MIAMI -- Marlins reliever Mike Dunn is getting a head start on the discipline and dedication it takes to endure the daily grind of Spring Training.
This week, Dunn is taking part in Fox Sports' salute to the military. The initiative is bringing Spring Training to the troops at Fort Bragg U.S. Army post in North Carolina.
The past few mornings, Dunn has been up at 5:30 a.m. ET to run a mile in step with the rest of his group. The lefty has trained, dined and interacted with the soldiers.
From a baseball perspective, Dunn has taken part in clinics and meet-and-greet sessions, sharing his experiences of playing the national pastime.
"It's been awesome," Dunn said in a phone interview. "Every moment of it has been unique by itself. To sit down with some of these soldiers and catch their stories, to get to know them a little bit, it's been amazing."
The Marlins' primary left-handed reliever, Dunn is expected to take on a big role with the organization once Spring Training gets underway on Feb. 16 at the Roger Dean Stadium complex in Jupiter, Fla.
The 28-year-old had been doing his regular offseason throwing at his home in Las Vegas.
On Feb. 1, with his family, Dunn traveled to Jupiter to handle his Spring Training accommodations. Before heading to Fort Bragg, he threw a bullpen session at Roger Dean Stadium.
Dunn arrived at Fort Bragg on Tuesday, where he hooked up with several current and former players, coaches and managers. Also participating are Chris Archer (Rays), Gabe Kapler (former player and current FOX Sports TV analyst), Royce Clayton (former player), Chris Hammond (former player) and Bob Brenly (D-backs announcer and former manager).
Dunn takes pride in reaching out to those in uniform. He showed that in 2013 with his involvement in the "Little Warrior Project," which brought children from military families to Marlins Park each Monday. The children and their families had field access, where they met with Dunn and watched batting practice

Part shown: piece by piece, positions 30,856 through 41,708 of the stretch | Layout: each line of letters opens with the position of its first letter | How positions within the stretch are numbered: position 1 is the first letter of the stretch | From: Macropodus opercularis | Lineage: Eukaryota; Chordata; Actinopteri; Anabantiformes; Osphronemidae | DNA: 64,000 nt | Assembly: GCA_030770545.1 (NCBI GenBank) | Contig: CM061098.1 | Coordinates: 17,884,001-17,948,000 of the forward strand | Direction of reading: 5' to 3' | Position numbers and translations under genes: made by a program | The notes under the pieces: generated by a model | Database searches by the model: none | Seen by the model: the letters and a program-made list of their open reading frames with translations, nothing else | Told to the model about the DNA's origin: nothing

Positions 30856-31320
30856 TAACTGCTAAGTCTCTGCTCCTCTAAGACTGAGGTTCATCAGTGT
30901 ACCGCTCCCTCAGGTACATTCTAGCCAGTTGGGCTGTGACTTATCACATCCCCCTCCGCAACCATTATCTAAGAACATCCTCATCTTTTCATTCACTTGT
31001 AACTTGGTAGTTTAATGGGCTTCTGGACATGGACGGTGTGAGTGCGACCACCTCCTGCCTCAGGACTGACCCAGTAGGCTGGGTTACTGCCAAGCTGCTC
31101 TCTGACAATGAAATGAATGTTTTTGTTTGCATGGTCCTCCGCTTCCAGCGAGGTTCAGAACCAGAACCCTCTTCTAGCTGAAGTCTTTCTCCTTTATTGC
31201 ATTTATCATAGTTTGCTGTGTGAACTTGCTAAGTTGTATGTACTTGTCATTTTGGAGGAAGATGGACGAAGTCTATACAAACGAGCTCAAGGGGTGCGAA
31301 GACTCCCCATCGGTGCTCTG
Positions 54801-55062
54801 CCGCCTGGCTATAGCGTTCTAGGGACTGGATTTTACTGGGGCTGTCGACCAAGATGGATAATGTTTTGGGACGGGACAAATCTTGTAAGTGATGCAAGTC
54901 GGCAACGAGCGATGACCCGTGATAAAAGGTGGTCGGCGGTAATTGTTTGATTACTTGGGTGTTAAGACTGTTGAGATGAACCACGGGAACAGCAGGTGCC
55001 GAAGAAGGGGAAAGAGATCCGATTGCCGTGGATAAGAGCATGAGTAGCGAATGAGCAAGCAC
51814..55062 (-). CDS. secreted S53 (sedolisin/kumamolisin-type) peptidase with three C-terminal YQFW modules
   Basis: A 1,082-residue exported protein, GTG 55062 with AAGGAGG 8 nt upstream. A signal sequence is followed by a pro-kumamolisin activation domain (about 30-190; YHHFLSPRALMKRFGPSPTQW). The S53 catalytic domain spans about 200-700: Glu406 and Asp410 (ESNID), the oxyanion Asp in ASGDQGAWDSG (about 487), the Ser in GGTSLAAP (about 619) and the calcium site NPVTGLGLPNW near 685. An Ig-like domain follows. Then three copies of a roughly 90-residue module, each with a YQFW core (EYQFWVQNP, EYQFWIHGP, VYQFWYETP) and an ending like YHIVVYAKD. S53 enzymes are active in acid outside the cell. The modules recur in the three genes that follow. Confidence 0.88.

"I spent time with soldiers, their families, the wounded warriors," Dunn said. "So my perspective changed every time I met those guys."
For Dunn, spending the week at Fort Bragg was another way to give back to those who serve the country.
"When you talk to the troops, they talk from the heart," Dunn said. "They truly believe in what they're doing. It's amazing to see the dedication they have, and they are doing it all for us, the average person."
On the military post, Dunn took part in physical training. He's fired various weapons and survived a controlled 34-foot tower jump.
One drill was medical simulation training. It's designed to condition medics to go into the field and rescue the wounded. Dunn was handed a weapon that looked like a machine gun, but it actually fired paintballs. So he basically enjoyed playing an army version of paintball.
"It was a lot of fun," Dunn said.
The whole experience has shown Dunn how much attention the troops pay to precision and detail.
"When you're running a mile, you're not just running," Dunn said. "Your feet have to be in step, like you're marching in the same sequence as everybody else. The discipline that they have, it's truly amazing."
As an organization, the Marlins have actively supported the troops. Team representatives just returned from an overseas visit to military bases, which included a stop in Kuwait.
Dunn had interest in attending, but the visit was pushed from early January to Jan. 27-Feb. 3. Because it was so close to the start of Spring Training, no players on the roster attended. But in years past, Marlins players did make the trips.
Dunn was hoping to take part in the 2011 trek to Japan, Guam and Hawaii. But those plans were cancelled after he learned his wife was pregnant.
At Fort Bragg, Dunn is getting the full experience, complete with a history lesson.
After leaving North Carolina, Dunn will return to South Florida in preparation for the Marlins' Spring Training. He will carry with him more reminders that others are devoting their lives to serving their country.
"Their desire and their dedication, you can see it," Dunn said. "You can hear it in their voices, how much they care about what they're doing. It's just amazing, their attention to detail on everything."